Thursday, May 31, 2012

Death, Dishonesty, & Disillusionment in Dorset

An ordinary man leaves his wife after several years of marriage, convinced that his happiness may only be found elsewhere. It’s the classic “greener pastures” syndrome--nothing terribly earth-shattering there. But, when the man stabs his wife in their home, then proceeds to throw her off a nearby cliff--before disrobing and sauntering to the water’s edge, calmly following her into the same body of water--that’s the sort of thing that tends to make people sit up and take notice. And, when only one body--hers--is recovered, well, that’s when things become downright interesting.
This is David Whellams’ Walking into the Ocean...
✠ ~ ✠ ~ ✠ ~ ✠ ~ ✠
When semi-retired Scotland Yard Chief Inspector Peter Cammon receives word he’s being sent to Dorset to look into what appears to be a murder-suicide on the Jurassic Coast, he’s unsure what role they’re expecting him to play. Surely the local constabulary are better-equipped to look into the murder of one of their own than he is?
Nevertheless, duty calls, so he dons his uniform--unremarkable black suit, bowler hat, and umbrella--fills a valise with a few travel items, says his goodbyes to his own wife of more than forty years, and hops in the company car that’s been driven down from London HQ to fetch him.
As Cammon’s long-time partner Tommy Verden informs him along the way, Dorset and Devon are already dealing with a huge problem (miraculously, as yet, kept out of the media): trying to catch a serial killer who’s been cutting a bloody swath through the area’s young female population. (Making the situation even more-than-usually urgent, their part of the English Channel just so happens to be in the running to host part of the upcoming London Olympics swimming events... an honor they assuredly won’t be granted if word gets out that a murderous nutjob is on the loose.) That leaves Scotland Yard--with the highly-respected (if notoriously-difficult) Cammon as its public, on-the-scene face--heading the well-publicized spousal murder, thereby temporarily diverting attention from the Task Force working so feverishly on the serial killer case.  
With his purpose thus explained, Cammon sets to work as soon as he arrives. In no time at all, though, he realizes that his single murder will hardly be the walk in the park everyone assumes... namely, because he believes the police have it all wrong following their cursory investigation. 
After venturing out on the cliff from which the wife was thrown and having a good look around, Cammon isn’t at all convinced the husband killed himself; he suspects the fellow planned everything--including a mysterious escape made to look like a suicide--to the letter. (Whether the man succeeded in his plans--or died somewhere in the Channel--is unclear, with neither a sighting of the chap alive nor a body having been found.) The couple’s house--possibly the scene of the murder, but certainly where everything started--offers no conclusive evidence, either. From the particular destruction (what was damaged, and how it was done) to the peculiar blood trails (angry patterns that seem to tell some sort of message, in places), nothing adds up to a clear-cut explanation of what, or how, or why.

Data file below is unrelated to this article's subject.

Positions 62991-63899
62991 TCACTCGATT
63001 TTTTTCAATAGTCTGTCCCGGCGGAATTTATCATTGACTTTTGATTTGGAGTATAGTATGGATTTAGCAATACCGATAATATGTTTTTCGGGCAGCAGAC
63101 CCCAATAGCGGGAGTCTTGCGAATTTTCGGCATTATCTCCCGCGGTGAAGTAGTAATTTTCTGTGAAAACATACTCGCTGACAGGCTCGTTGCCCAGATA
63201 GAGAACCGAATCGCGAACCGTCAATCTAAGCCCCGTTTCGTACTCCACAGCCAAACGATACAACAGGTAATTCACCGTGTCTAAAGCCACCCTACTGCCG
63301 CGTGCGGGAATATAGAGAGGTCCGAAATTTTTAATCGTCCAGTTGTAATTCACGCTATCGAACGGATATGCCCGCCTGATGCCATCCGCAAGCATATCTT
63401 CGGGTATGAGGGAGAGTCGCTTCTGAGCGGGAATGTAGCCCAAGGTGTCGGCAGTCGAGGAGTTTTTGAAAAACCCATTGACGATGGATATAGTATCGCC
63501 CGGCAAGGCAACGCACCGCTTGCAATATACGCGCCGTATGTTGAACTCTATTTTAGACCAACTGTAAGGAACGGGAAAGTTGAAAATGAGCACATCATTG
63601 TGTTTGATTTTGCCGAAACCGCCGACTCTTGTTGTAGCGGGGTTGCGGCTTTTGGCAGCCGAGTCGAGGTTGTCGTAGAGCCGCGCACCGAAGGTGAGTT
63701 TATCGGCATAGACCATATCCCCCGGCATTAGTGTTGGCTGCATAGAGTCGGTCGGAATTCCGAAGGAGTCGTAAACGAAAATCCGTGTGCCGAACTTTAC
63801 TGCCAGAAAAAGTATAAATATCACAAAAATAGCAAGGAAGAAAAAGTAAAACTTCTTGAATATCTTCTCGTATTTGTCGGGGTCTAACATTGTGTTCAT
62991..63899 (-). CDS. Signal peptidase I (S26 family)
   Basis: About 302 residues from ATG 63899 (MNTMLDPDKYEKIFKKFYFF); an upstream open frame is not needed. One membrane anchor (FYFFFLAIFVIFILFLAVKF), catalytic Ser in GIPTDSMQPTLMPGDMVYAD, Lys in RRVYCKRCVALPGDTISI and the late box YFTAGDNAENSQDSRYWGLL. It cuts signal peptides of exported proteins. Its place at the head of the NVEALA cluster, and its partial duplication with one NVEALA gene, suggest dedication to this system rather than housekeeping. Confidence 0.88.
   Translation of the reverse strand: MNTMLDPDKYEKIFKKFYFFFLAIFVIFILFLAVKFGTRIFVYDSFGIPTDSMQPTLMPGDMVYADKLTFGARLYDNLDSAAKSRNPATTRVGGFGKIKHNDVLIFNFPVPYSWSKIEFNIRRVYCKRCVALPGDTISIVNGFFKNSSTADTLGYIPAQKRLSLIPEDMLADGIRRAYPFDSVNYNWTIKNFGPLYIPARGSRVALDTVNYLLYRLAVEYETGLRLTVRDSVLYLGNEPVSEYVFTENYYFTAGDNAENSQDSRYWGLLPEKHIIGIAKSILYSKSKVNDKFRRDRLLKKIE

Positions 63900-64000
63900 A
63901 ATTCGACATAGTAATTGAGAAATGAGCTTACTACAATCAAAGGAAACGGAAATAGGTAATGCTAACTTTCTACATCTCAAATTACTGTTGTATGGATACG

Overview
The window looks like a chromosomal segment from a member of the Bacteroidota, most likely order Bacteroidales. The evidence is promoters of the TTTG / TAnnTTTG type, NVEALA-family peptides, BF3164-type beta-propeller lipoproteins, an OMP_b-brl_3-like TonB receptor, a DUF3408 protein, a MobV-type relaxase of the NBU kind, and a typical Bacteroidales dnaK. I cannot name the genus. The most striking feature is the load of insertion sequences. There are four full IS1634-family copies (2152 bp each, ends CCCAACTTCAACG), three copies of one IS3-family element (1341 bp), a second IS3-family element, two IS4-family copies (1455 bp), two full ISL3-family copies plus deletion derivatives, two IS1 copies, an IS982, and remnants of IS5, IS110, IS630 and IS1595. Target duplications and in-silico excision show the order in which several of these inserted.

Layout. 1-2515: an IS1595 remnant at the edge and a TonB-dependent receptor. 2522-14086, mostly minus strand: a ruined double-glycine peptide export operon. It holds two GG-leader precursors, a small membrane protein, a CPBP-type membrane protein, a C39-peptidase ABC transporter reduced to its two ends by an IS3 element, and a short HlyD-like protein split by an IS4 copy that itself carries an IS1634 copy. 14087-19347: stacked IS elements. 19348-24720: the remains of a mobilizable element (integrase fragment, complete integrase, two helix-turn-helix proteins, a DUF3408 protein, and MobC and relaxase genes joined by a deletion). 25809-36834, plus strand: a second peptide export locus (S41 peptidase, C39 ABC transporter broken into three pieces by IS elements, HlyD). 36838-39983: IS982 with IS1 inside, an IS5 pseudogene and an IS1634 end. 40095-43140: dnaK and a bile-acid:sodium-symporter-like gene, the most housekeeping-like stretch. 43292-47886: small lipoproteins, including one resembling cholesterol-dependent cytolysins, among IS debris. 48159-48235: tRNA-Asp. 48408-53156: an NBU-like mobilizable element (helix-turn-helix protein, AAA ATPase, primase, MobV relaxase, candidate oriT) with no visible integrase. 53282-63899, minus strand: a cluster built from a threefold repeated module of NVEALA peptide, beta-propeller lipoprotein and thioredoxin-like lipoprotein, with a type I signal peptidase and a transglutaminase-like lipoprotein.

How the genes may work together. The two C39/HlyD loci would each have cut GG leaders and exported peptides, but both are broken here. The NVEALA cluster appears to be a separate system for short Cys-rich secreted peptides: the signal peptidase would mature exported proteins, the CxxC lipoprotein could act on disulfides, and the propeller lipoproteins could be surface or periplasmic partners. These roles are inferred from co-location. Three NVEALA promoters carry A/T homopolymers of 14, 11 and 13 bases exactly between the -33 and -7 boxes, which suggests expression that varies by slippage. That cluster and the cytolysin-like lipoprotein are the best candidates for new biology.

Unsurprisingly, the local police chief is none too thrilled by what he sees as Yard interference in the form of one Peter Cammon--regardless of the diversion his investigation is providing--and does everything he can to hinder Cammon’s efforts. Fortunately, a couple of cops further down the totem pole don’t share in the chief’s animosity, and offer what help they can, from pulling reports for his perusal to putting him in touch with anyone who might know something... and even, as things progress, to filling him in on the hush-hush details of the serial killer case... because the more he looks at everything and ponders the meanings, the more he’s convinced the two cases are, somehow, inextricably linked.
✠ ~ ✠ ~ ✠ ~ ✠ ~ ✠
I find something inherently appealing about a, erm, “well-seasoned” sleuth. The experience he or she brings to a case is nearly-always invaluable, so more often than not it comes down to how “with-it”--how computer-literate and ‘net-savvy, how comfortable with gadgets and gizmos--an older detective is, and to how accurately said detective’s memory serves, whether he or she is able to solve the big mystery. 
In Peter Cammon’s case, there’s certainly no grass growing beneath his feet; he’s technologically-capable and suffers none of those pesky, age-related synaptical problems. That isn’t to say he’s without his own little quirks and foibles, however; Cammon isn’t a “people person”, but is instead quite prickly and awkward. He’s mostly a loner, marching to his own drummer... to a resigned tolerance shown by his long-suffering boss and the (mostly) patient understanding of his wife and two adult children. He is not, as a character, precisely likable, but he is interesting, and that’s fine by me.